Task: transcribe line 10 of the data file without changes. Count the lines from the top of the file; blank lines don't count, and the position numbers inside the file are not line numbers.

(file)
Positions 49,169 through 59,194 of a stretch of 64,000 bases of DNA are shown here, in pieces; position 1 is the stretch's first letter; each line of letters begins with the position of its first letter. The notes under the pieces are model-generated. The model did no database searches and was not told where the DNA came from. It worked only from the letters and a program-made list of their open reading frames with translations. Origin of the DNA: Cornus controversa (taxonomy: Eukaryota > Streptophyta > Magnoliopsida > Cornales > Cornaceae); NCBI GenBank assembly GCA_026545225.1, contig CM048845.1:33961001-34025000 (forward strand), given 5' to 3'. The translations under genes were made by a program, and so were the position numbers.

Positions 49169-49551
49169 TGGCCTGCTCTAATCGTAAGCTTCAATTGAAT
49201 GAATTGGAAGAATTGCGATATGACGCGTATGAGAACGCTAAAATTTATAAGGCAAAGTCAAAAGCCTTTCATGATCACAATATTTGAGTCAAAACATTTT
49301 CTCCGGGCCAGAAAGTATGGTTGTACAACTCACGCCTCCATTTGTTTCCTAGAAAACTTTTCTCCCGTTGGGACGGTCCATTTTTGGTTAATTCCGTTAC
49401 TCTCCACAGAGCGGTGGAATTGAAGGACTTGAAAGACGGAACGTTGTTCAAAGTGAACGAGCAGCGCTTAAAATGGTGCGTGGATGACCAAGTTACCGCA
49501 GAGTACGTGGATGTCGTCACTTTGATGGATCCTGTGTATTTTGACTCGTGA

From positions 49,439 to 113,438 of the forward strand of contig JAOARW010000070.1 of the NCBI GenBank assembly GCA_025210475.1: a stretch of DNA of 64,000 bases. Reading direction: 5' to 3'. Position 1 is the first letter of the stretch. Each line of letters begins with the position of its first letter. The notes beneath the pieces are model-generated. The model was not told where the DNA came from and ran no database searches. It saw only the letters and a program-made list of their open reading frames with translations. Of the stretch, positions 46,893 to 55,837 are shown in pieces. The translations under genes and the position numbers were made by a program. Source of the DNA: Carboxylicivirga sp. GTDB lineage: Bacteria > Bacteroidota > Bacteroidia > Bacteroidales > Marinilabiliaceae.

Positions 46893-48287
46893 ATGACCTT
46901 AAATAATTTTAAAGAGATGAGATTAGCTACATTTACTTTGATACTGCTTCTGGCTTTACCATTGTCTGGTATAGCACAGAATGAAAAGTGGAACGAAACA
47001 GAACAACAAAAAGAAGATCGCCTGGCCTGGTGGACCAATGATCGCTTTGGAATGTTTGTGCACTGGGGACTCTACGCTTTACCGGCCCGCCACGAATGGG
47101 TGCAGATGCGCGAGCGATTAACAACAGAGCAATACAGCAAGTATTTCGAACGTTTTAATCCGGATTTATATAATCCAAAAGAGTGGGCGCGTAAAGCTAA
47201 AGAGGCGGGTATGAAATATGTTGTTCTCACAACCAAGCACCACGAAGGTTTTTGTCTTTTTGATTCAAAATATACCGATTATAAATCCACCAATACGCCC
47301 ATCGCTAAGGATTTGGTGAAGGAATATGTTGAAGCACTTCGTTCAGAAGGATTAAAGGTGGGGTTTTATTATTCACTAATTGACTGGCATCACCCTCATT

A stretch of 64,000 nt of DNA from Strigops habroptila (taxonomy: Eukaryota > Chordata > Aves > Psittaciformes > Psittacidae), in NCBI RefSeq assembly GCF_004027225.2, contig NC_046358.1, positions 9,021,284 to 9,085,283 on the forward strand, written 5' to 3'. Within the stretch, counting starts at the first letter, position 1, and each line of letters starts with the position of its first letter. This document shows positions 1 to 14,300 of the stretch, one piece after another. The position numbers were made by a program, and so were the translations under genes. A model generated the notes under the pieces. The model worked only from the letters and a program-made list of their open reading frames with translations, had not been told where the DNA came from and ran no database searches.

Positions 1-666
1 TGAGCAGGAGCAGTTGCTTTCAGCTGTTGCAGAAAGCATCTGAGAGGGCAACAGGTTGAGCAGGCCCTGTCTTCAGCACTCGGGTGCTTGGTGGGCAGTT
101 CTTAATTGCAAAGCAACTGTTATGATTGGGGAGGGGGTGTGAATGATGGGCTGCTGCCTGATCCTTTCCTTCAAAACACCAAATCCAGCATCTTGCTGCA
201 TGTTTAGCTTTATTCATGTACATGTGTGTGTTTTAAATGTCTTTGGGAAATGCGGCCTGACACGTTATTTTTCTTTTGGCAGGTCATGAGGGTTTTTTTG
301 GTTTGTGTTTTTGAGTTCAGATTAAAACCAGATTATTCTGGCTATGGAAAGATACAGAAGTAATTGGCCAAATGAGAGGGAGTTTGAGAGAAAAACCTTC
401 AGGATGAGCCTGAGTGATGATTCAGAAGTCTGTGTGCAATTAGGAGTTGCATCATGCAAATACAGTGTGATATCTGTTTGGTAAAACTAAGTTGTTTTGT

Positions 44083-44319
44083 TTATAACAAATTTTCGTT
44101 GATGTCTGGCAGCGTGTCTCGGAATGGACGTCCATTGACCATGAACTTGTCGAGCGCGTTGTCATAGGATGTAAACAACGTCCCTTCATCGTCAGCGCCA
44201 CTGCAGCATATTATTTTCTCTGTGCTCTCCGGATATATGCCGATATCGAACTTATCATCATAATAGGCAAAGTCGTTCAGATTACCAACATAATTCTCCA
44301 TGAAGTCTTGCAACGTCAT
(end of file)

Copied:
46893 ATGACCTT